Action Verbs to Include in Your Crew Work Experience Section

Action verbs help you capture the attention of the hiring manager when they are glancing through several dozen resumes for a single position. They also help the reader picture you as a valuable contributor to a team. Reading crew resume samples will give you some great verbs to use, and you can also take inspiration from the words listed below.
  • Prepare
  • Collaborate
  • Operate
  • Edit
  • Design
  • Maintain
  • Assist
  • Address
  • Deliver
  • Serve
  • Arrange
  • Cook
  • Sanitize
  • Uphold
  • Assemble

How to Write the Crew Skills Section

The skills section is where you list and bring attention to your professional talents and abilities that would help you succeed in a given role. You will notice in many crew resume samples, the skills section is placed directly beneath the summary statement. In general, it is a list of skills that are directly related to the job you're applying for.

It is perfectly fine to be creative when coming up with skills for your resume. For example, even if you lack professional experience, you can list soft skills, such as time management and strong communication skills, that would benefit you in a crew position. Restaurants need employees who practice good hygiene and present themselves well. The film industry appreciates creative individuals who can improvise and think on their feet under time-sensitive situations.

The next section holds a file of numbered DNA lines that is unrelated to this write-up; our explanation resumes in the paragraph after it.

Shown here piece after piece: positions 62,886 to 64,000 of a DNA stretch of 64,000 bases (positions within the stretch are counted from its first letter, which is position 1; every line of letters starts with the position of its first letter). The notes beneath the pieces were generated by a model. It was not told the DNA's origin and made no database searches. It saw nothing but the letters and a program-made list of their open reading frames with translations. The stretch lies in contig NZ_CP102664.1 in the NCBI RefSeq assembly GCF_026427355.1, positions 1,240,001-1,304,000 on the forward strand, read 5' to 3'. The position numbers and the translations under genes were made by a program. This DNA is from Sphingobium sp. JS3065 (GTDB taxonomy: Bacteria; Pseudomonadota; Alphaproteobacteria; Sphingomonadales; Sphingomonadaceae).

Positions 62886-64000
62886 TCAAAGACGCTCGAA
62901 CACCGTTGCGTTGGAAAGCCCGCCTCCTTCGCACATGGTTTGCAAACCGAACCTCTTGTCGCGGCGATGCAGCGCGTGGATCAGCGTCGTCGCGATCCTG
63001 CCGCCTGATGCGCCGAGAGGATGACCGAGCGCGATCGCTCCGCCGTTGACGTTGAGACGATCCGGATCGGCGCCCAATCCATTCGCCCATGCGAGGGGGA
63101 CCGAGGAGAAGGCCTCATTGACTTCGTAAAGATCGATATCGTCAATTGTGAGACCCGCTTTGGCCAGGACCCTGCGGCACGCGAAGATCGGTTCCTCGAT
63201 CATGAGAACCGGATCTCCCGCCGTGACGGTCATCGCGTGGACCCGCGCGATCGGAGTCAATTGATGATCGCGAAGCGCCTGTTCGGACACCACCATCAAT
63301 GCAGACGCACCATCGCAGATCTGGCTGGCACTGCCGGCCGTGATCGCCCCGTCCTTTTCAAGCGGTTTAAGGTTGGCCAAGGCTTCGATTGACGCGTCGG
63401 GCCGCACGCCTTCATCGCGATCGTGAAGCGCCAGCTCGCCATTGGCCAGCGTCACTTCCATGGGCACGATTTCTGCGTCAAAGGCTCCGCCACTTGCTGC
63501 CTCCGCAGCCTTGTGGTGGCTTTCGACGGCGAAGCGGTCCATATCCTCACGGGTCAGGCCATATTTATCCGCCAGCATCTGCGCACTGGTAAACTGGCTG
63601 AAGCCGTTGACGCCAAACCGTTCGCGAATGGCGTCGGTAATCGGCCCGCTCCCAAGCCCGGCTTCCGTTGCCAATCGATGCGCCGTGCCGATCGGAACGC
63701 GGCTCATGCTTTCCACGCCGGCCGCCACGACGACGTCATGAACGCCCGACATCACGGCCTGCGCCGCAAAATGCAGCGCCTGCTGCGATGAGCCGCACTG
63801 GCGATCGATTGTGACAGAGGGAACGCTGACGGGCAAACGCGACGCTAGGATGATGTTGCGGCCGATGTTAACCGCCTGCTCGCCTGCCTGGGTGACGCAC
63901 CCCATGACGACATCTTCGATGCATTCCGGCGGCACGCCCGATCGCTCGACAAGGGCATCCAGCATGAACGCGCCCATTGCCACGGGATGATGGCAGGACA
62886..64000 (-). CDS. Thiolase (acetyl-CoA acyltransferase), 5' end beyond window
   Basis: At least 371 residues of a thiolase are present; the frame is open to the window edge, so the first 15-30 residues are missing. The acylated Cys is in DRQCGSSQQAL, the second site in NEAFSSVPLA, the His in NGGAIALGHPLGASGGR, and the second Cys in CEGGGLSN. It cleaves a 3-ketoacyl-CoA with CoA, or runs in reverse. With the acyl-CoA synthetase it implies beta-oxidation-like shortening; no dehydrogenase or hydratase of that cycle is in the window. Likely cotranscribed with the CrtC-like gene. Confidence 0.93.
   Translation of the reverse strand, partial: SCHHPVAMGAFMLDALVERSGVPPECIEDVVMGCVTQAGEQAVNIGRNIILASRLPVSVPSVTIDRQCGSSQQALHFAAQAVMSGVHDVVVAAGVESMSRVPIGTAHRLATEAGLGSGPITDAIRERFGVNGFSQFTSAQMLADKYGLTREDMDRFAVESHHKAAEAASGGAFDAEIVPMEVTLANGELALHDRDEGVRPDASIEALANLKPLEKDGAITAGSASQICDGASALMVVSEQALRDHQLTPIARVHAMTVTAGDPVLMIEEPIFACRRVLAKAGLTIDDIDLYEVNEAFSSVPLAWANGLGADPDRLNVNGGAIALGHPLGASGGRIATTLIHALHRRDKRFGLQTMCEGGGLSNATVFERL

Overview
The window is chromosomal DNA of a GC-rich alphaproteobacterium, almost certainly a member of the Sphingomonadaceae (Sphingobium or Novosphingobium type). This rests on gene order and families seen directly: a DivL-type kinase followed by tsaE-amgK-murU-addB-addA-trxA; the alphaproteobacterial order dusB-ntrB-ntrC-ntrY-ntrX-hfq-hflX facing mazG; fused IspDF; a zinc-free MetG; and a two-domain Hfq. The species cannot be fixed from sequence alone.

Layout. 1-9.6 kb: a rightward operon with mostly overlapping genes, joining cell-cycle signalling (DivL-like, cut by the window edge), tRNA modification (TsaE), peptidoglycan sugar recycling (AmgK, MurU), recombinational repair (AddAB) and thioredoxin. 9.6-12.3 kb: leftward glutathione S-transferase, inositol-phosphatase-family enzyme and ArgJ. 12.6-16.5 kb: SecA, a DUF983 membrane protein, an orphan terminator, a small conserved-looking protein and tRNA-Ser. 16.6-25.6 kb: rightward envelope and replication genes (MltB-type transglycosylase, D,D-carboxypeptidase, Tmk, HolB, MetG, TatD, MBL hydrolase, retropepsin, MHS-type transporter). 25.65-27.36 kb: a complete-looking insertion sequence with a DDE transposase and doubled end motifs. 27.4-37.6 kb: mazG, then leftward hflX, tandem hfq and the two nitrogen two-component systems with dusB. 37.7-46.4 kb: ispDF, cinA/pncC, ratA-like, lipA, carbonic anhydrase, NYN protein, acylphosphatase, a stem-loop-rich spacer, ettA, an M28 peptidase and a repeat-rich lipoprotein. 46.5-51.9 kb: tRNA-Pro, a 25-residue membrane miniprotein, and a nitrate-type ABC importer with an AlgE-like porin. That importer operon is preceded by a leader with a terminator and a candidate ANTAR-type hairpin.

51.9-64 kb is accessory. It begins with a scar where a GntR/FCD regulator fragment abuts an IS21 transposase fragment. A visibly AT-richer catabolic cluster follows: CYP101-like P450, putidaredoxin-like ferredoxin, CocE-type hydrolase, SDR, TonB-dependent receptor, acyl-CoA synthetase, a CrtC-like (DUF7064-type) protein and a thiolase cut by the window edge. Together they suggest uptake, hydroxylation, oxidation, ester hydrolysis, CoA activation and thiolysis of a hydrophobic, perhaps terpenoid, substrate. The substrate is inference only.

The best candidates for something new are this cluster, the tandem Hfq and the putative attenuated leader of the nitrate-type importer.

Social skills and the ability to work well with others are always important for crew specialties. Along with the requirements listed on the job description, consider other skills that help you out in your career. The following examples may also give you some inspiration.
  • Friendly Personality
  • Detail-Oriented
  • Ability to Multitask
  • Set Design and Construction
  • Video and Audio Editing Software
Whenever you need help coming up with skills for this section, look at crew resume samples to get your creative juices flowing.
TIP: Need a cover letter? Click here to view our Crew cover letters.

Should I Include References in my Crew Resume

Many people get anxious when trying to come up with references before applying for jobs, but this is one thing you don't have to worry about when writing your resume. Hiring managers typically won't ask for references until after they have reviewed this initial document. There may also be a place to list references on the job application, but they should never appear on your resume.